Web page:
Antineoplastic Agents/therapeutic use , COVID-19/drug therapy , Immune Checkpoint Inhibitors/therapeutic use , Neoplasms/drug therapy , SARS-CoV-2/drug effects , COVID-19/diagnosis , COVID-19/virology , Drug Repositioning , Humans
6.
Food Chem Toxicol ; 146: 111769, 2020 Dec.
Article in English | MEDLINE | ID: covidwho-803143

ABSTRACT

Common manifestations of COVID-19 are respiratory and can extend from mild symptoms to severe acute respiratory distress. The severity of the illness can also extend from mild disease to life-threatening acute respiratory distress syndrome (ARDS). SARS-CoV-2 infection can also affect the gastrointestinal tract, liver and pancreatic functions, leading to gastrointestinal symptoms. Moreover, SARS-CoV-2 can cause central and peripheral neurological manifestations, affect the cardiovascular system and promote renal dysfunction. Epidemiological data have indicated that cancer patients are at a higher risk of contracting the SARS-CoV-2 virus. Considering the multitude of clinical symptoms of COVID-19, the objective of the present review was to summarize their pathophysiology in previously healthy patients, as well as in those with comorbidities. The present review summarizes the current, though admittedly fluid knowledge on the pathophysiology and symptoms of COVID-19 infection. Although unclear issues still remain, the present study contributes to a more complete understanding of the disease, and may drive the direction of new research. The recognition of the severity of the clinical symptoms of COVID-19 is crucial for the specific therapeutic management of affected patients.


Subject(s)
COVID-19/complications , Cardiovascular Diseases/etiology , Digestive System Diseases/etiology , Kidney Diseases/etiology , Lung Diseases/etiology , Neoplasms/epidemiology , Nervous System Diseases/etiology , COVID-19/drug therapy , COVID-19/epidemiology , COVID-19/physiopathology , Cardiovascular Diseases/physiopathology , Cardiovascular Diseases/virology , Comorbidity , Digestive System Diseases/physiopathology , Digestive System Diseases/virology , Female , Humans , Kidney Diseases/physiopathology , Kidney Diseases/virology , Lung Diseases/physiopathology , Lung Diseases/virology , Male , Nervous System Diseases/physiopathology , Nervous System Diseases/virology , Pandemics , SARS-CoV-2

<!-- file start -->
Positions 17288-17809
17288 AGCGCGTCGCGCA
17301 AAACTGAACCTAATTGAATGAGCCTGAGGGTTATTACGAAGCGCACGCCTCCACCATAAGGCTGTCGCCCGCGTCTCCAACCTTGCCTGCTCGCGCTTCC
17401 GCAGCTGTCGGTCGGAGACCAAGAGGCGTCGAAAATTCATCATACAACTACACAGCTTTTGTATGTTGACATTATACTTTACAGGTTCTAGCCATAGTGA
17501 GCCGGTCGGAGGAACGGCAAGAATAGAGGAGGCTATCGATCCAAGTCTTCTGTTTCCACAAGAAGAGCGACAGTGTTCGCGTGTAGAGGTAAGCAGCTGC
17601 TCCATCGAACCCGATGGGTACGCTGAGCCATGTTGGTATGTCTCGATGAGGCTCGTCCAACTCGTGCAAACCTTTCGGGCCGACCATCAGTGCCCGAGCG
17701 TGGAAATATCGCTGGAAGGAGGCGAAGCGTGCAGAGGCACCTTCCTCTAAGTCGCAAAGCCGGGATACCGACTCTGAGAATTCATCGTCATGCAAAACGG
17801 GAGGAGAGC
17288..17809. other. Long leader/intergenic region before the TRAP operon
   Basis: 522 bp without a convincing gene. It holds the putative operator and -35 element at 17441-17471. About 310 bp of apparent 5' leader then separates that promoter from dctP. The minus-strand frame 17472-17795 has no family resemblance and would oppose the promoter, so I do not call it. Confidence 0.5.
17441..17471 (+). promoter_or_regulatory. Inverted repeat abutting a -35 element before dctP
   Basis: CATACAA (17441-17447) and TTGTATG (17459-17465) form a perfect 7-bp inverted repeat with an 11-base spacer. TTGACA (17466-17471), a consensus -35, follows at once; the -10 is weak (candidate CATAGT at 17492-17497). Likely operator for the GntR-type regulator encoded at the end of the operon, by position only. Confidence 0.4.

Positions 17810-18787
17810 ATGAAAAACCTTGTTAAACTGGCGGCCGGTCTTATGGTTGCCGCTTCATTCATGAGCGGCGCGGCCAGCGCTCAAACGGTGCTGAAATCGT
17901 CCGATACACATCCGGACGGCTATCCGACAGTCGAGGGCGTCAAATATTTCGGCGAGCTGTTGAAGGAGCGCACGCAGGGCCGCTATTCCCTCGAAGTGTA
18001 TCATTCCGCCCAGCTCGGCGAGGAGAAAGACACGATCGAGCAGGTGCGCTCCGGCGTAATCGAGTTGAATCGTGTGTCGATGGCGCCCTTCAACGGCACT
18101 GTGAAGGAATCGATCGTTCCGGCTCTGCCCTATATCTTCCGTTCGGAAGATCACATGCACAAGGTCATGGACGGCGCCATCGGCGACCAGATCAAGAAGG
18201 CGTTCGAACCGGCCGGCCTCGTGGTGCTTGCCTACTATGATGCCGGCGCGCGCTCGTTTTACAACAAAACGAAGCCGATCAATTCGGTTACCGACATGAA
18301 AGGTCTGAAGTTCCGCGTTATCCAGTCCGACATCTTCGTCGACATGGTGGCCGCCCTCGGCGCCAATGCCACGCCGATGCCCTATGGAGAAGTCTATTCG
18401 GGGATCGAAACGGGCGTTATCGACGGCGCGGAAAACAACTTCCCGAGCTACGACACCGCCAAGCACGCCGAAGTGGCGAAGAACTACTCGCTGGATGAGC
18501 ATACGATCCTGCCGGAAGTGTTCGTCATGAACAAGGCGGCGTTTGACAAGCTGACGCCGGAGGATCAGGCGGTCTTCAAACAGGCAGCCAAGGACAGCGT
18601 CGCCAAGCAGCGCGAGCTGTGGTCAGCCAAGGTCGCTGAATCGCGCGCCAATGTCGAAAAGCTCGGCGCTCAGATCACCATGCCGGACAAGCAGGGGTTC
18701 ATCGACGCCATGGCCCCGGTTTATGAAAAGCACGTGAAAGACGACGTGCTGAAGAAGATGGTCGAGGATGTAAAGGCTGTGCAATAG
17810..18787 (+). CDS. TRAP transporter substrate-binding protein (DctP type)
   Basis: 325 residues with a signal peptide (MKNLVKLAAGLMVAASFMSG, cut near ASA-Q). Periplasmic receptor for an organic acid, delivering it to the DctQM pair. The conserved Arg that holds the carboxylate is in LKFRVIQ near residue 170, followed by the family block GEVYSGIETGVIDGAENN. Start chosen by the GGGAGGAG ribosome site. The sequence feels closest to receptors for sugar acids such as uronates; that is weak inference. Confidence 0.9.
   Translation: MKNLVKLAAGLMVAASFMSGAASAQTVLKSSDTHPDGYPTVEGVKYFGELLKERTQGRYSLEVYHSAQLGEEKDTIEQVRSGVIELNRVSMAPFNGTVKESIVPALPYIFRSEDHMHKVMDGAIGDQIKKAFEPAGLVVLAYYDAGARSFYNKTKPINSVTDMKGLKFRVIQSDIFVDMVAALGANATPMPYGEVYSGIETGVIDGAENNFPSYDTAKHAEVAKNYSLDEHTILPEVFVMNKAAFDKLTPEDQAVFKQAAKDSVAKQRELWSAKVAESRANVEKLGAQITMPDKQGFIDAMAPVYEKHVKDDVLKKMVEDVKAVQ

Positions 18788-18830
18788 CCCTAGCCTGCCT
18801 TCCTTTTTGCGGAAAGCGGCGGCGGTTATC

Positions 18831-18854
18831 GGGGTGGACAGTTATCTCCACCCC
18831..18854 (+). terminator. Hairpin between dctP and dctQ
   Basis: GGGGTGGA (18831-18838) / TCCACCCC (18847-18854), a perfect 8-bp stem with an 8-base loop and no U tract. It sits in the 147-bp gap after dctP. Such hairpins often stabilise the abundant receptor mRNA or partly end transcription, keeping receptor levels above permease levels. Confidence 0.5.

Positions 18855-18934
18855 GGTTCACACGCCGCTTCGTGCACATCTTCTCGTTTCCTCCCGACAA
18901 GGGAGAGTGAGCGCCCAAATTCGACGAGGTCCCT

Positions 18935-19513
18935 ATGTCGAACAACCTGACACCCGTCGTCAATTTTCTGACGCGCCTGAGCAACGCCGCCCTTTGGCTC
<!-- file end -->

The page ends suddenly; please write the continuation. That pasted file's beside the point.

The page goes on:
7.
Cancers (Basel) ; 12(8)2020 Aug 10.
Article in English | MEDLINE | ID: covidwho-707483

ABSTRACT

The coronavirus disease 2019 (COVID-19) is currently representing a global health threat especially for fragile individuals, such as cancer patients. It was demonstrated that cancer patients have an increased risk of developing a worse symptomatology upon severe acute respiratory syndrome associated coronavirus-2 (SARS-CoV-2) infection, often leading to hospitalization and intensive care. The consequences of this pandemic for oncology are really heavy, as the entire healthcare system got reorganized. Both oncologists and cancer patients are experiencing rescheduling of treatments and disruptions of appointments with a concurrent surge of fear and stress. In this review all the up-to-date findings, concerning the association between COVID-19 and cancer, are reported. A remaining very debated question regards the use of an innovative class of anti-cancer molecules, the immune checkpoint inhibitors (ICIs), given their modulating effects on the immune system. For that reason, administration of ICIs to cancer patients represents a question mark during this pandemic, as its correlation with COVID-19-associated risks is still under investigation. Based on the mechanisms of action of ICIs and the current evidence, we suggest that ICIs not only can be safely administered to cancer patients, but they might even be beneficial in COVID-19-positive cancer patients, by exerting an immune-stimulating action.

8.
Int J Mol Med ; 46(3): 957-964, 2020 Sep.
Article in English | MEDLINE | ID: covidwho-676117

ABSTRACT